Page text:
"It does appear that they have the ability in the way that they communicate with each other they have some ability as a group to think - so they have sort of group cognition.
"It's not the way we think, probably, but you could start going down that path you realise we don't really know how we think … the deeper you get into what that termite brain means, the more you start to wonder about what the human brain is."
She says termites have a 'queen' but their social structure was labelled that way because they were named and analysed by naturalists from the European monarchies.
"The naturalists who looked into these mounds said 'oh it's just like where I live, there's a queen and there's a king and there's soldiers .. and then there's like a worker class who must toil and toil forever'.
"So when they saw it they were like 'see, nature had intended for there to be aristocracy and kings.
"And for 150 years when they looked at [termite] queens they thought they were 'kings', because that was the case in human monarchies."
The queen has a somewhat bizarre life.
"After she's had her little flight when she hooks up with a king … they break off their wings together and they crawl into a hole in the ground and that's where the're going to be for maybe the next 20 years.
"Frequently they'll bite off the ends of their antennas ... they're getting less stimulus, which is kind of what you'd want if you're going to spend the next 20 years in a hole with five million of your own children."
Then the queen starts having her babies - laying an egg every couple of seconds.
"Her whole body has got kind of distended, and there are these little black things on it that are kind of the remains of her exoskeleton just clinging to it like a bit of old tape.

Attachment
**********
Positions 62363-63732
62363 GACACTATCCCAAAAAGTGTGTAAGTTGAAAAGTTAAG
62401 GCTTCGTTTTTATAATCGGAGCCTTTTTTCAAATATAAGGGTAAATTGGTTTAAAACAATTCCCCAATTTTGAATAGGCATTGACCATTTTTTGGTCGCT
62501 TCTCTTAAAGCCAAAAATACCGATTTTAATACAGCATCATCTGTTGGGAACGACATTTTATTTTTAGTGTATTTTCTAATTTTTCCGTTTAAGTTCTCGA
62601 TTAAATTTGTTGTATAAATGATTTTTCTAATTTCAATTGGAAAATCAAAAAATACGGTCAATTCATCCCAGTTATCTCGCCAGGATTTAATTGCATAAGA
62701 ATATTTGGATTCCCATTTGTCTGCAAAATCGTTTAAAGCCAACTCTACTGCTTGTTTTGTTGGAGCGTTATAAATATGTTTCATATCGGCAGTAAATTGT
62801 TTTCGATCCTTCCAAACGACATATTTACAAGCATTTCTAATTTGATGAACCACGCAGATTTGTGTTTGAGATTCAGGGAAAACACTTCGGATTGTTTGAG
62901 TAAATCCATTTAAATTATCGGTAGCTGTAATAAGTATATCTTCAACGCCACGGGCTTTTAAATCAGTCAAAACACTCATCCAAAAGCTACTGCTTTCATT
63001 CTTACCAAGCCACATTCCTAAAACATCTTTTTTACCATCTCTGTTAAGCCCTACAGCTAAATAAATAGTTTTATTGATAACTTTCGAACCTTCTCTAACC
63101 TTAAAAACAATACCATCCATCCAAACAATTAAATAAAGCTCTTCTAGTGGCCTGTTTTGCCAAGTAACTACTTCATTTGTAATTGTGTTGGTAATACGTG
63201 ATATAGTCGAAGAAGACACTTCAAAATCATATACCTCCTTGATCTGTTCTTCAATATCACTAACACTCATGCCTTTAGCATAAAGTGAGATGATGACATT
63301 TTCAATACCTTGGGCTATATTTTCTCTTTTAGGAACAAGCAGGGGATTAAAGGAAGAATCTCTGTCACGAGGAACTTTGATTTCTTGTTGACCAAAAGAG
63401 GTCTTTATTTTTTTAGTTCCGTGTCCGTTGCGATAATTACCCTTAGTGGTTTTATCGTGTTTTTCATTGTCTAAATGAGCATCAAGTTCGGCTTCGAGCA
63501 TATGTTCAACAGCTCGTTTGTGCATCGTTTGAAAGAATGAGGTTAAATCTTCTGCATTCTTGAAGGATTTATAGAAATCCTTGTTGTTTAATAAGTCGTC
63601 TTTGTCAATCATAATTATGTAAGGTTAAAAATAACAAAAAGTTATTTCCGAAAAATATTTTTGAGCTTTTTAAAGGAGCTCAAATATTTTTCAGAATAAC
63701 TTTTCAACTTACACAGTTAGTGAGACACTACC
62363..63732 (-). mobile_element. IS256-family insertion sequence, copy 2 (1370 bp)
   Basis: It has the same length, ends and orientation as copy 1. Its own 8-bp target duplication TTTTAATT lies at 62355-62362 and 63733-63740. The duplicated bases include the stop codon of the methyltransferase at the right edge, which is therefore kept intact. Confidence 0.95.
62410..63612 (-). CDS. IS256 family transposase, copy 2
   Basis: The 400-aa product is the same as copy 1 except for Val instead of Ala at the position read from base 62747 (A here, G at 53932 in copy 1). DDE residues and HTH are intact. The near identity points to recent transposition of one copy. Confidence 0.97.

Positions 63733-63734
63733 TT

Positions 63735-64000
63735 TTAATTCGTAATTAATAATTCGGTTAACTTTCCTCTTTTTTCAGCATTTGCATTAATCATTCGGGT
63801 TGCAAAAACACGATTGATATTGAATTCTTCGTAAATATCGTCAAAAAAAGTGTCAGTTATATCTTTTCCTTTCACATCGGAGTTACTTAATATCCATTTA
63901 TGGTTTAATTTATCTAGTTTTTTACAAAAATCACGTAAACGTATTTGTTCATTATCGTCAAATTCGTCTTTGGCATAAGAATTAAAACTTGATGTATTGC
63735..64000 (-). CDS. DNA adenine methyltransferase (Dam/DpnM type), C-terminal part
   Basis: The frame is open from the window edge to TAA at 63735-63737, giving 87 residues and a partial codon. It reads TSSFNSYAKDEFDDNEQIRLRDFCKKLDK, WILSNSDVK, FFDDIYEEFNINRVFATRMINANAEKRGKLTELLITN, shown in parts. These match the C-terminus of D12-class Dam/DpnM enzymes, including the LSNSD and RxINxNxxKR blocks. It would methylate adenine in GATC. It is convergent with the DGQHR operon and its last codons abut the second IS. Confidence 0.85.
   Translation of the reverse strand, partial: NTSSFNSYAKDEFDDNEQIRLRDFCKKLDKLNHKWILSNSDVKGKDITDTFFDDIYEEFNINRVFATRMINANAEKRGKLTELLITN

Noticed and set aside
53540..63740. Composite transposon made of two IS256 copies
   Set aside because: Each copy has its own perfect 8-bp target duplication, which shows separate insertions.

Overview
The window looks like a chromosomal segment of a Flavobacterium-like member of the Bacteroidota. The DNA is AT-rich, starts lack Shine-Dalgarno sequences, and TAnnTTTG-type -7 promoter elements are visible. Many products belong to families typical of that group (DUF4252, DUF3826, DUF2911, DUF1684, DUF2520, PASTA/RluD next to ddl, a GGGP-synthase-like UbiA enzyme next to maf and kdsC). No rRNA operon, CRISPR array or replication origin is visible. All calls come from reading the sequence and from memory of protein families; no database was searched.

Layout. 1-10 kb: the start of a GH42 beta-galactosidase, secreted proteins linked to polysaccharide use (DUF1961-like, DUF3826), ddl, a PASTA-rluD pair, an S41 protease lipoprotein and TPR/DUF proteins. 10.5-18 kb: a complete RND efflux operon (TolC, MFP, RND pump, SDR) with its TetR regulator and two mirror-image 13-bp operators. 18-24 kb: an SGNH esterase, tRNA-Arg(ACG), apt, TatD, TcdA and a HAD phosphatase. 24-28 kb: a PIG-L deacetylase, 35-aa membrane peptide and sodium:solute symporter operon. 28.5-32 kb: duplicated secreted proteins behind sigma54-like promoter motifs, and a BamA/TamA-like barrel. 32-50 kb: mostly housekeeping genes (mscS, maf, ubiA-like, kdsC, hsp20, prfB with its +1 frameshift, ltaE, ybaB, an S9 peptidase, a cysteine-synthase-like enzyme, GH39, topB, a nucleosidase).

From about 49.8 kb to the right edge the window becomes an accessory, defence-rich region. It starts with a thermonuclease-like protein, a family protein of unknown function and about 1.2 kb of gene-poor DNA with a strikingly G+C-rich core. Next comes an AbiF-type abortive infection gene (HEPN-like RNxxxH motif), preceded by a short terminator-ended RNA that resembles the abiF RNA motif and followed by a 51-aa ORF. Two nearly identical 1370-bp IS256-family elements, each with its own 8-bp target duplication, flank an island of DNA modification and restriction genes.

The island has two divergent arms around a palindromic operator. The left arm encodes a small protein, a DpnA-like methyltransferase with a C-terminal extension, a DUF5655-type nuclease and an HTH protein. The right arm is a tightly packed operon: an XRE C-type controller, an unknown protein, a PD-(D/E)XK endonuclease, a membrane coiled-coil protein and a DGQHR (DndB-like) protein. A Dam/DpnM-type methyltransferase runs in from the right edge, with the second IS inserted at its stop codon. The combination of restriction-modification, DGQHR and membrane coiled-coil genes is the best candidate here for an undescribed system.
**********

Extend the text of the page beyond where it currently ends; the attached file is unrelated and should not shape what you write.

"You can see through her skin - it's translucent and it's kind of swirling ... reminds me a little bit of when you pour cream into coffee ... but she also pulses on either side of her body.
"It is something, you look at it and almost everybody gets a little sick feeling."
'Grassoline': Biofuel technology
Margonelli says progress has been made in the technology that first got her interested and inspired to write her book: biofuels.
"We would like to break down cellulose and get the sugars that are locked into the cellulose … we would like to do that and then we could take wood scraps and paper scraps and corn stalks and all sorts of debris and turn that into fuel and use that to replace fossil fuels with some benefit to the planet.
"In the very beginning ... the researchers ended up taking the enzymes from the termite's gut and then trying them on wood and seeing what worked and then using those in some more complicated biotechnology schemes to make fuel."
She says they ultimately decided that the termite was a little too complicated, and the digestive system is one that won't be able to be copied or properly understood for maybe another 10 years.
"It inspired them to find simpler systems for breaking down cellulose like you might find in a compost pile."
However, the termite systems are still being studied, and the labs are optimistic.
"They now can make a couple of kinds of biofuels that are very sophisticated - they're not cheap enough to be 'grassoline' but they also work for really specialised applications.
"I just talked to one of the people, one of the researchers two days ago and he's actually quite hopeful that they will soon have a form of grassoline."